25. Therefore, Section 38(2) of the Act empowers the Food Safety Officer to enter the premises of the petitioner and seize the prohibited food products from the petitioner's premises, if found in the said premises.

26. Rule 2.1.3.(4) of the Food Safety and Standards Rules, 2011, reads as follows:

"2.1.3.Food Safety Officer:

........

4. Powers and Duties: i. Without prejudice to the powers conferred on him under section 38 of the Act, where the Food Safety Officer is of the opinion or he has reason(s) to be recorded in writing that in the given situation it is not possible to comply with the provision of section 38 (1) (c) or the proviso to section 38(1) for reasons like non availability of the Food Business Operator, the Food Safety Officer may seize the adulterant or food which is unsafe or sub-standard or mis-branded or containing extraneous matter, may seal the premises for investigation after taking a sample of such adulterant or food for analysis."

27. Therefore, the Food Safety Officer is empowered to seal the premises of the petitioner, where, the prohibited food product, namely, gutkha, was found, for investigation. Admittedly, in the case on hand, the investigation has not been completed by the respondents and pending investigation, the premises of the petitioner has been sealed. Admittedly, the petitioner has transported the prohibited food products, namely, gutkha. A notice was also issued on 06.10.2020 by the respondents to the petitioner calling upon him to produce the details of the seller and purchaser and details of seized consignment. Without even waiting for the investigation to get completed and without cooperating with the same, the petitioner has filed this Writ Petition prematurely, in the considered view of this Court.

28. Section 29(6) of the Act reads as follows:

"29. Authorities responsible for enforcement of Act.

........

(6) The Commissioner of Food Safety and Designated Officer shall exercise the same powers as are conferred on the Food Safety Officer and follow the same procedure specified in this Act."

29. The above provisions makes it clear that the Commissioner of Food Safety and Designated Officer shall exercise the same power, as are conferred on the Food Safety Officer and follow the same procedure specified in the Act and therefore, the Designated Officer is well within his jurisdiction to pass the impugned order, dated 07.10.2020.

30. In the affidavit filed in support of this Writ Petition, the petitioner has pleaded that his lorry shed has been sealed under the impugned order and based on the said pleadings, this Court had also granted interim stay of the impugned order by its order, dated 04.11.2020 in W.M.P.(MD)No.12948 of 2020 in W.P.(MD)No.14618 of 2020. However, as seen from the photographs filed along with this Writ Petition, the premises of the petitioner is not a lorry shed, but, it seems to be a small booking office. The petitioner can very well operate his office for the time being at another place till the investigation is completed by th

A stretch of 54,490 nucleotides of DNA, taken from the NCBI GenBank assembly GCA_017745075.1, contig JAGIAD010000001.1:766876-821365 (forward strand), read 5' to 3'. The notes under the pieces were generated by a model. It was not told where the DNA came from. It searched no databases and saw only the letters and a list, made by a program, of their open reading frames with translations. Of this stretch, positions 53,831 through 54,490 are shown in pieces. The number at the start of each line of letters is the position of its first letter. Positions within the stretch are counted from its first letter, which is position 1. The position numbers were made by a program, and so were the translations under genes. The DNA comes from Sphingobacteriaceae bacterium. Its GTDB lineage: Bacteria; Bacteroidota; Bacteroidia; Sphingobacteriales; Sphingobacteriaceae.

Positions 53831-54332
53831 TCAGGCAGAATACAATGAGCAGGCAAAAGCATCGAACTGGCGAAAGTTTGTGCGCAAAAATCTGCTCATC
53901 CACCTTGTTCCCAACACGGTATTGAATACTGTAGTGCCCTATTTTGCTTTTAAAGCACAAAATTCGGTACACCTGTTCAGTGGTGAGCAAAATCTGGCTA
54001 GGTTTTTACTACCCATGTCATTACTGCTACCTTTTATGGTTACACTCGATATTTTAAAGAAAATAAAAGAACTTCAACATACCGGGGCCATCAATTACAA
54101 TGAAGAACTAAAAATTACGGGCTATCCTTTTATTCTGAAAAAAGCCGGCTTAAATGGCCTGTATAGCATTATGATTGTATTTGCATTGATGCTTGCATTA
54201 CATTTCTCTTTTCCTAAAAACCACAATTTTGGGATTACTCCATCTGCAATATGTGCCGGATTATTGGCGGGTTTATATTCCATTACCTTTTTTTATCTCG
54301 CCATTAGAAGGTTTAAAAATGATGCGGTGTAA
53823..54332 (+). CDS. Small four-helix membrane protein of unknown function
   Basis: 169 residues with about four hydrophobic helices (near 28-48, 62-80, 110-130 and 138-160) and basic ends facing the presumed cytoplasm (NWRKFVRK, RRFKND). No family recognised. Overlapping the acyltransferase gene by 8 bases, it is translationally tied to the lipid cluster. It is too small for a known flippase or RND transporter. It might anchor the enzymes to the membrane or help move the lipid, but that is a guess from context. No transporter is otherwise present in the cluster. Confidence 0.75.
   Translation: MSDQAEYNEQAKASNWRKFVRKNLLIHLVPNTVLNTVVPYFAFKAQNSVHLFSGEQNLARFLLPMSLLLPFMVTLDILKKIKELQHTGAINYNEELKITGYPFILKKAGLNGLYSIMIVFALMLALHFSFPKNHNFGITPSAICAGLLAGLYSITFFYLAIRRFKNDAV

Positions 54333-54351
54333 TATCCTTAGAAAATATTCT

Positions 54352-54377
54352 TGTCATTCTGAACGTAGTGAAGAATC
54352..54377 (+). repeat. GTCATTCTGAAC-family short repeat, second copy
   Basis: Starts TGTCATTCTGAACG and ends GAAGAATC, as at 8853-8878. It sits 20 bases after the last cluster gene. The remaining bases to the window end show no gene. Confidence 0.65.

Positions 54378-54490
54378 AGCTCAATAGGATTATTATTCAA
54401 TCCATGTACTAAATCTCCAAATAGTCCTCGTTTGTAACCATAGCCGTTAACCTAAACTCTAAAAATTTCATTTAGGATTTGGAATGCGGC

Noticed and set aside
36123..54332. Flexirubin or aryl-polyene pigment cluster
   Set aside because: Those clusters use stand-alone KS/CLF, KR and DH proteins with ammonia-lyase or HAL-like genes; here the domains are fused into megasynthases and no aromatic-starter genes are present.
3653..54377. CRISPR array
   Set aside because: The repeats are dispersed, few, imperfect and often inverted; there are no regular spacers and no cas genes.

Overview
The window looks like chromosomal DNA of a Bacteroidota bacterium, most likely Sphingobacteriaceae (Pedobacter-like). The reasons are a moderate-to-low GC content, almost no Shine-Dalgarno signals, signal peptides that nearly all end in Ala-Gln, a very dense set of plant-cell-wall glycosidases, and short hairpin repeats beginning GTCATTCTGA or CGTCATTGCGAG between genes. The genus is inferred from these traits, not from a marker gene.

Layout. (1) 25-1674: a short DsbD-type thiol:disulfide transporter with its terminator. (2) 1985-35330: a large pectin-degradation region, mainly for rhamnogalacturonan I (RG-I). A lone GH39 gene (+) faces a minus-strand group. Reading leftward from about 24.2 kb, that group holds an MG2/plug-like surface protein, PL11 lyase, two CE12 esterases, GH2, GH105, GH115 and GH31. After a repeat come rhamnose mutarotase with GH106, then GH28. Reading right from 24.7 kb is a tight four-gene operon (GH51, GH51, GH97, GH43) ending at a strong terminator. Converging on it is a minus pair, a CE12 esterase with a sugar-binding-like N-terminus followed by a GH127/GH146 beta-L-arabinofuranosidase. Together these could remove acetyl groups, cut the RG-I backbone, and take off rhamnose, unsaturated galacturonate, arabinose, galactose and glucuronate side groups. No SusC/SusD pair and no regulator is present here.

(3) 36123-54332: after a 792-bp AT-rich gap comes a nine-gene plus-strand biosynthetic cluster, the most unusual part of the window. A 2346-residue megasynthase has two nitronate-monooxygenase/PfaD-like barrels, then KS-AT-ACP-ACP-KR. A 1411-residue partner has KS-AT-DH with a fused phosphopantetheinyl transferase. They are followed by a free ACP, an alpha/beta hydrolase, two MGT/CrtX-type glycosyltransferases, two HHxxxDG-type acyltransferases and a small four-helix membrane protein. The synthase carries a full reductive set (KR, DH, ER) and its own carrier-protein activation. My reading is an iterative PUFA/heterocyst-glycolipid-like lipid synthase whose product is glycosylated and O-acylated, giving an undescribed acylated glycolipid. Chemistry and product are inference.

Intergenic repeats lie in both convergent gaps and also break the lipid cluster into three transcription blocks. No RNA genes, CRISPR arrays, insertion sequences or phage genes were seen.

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e respondents, as lorries cannot be parked in the petitioner's premises, as it is a small one and looks like a small office, where the petitioner has been operated. It is surprise, as to why the petitioner is hesitating to face the investigation, when they are pretty confident that they have not connected with the seller or buyer of the seized gutkha. However, this Court is not expressing any opinion as to the guilt of the petitioner with regard to his involvement in transportation of the seized gutkha. It is for the respondents to investigate the same on merits and in accordance with law as per the provisions of the Act. 31. As observed earlier, the petitioner falls within the purview of the Act and therefore, the petitioner's plea that the said Act will not apply to them is rejected by this Court. This Court is of the considered view that the Writ Petition has been filed prematurely, as investigation by the respondents has not been completed till date. The petitioner, instead of cooperating with the investigation, has filed this Writ Petition immediately on receipt of the impugned order. However, in order to prevent injustice to any of the parties, the investigation will have to be completed by the respondents expeditiously. 32. For the foregoing reasons, this Court is of the considered view that there is no merit in this Writ Petition. However, it is made clear that the respondents shall complete the investigation and furnish a copy of the investigation report to the petitioner within a period of four weeks from the date of receipt of a copy of this order. The petitioner also shall cooperate with the respondents in the said investigation. Since the main Writ Petition is dismissed, there is no merit in the Contempt Petition filed by the petitioner. 33. With the aforesaid directions, the Writ Petition in W.P. (MD)No.14618 of 2020 and Contempt Petition in Cont.P.(MD)No.1081 of 2020, are dismissed. No costs. Consequently, connected miscellaneous petitions are closed.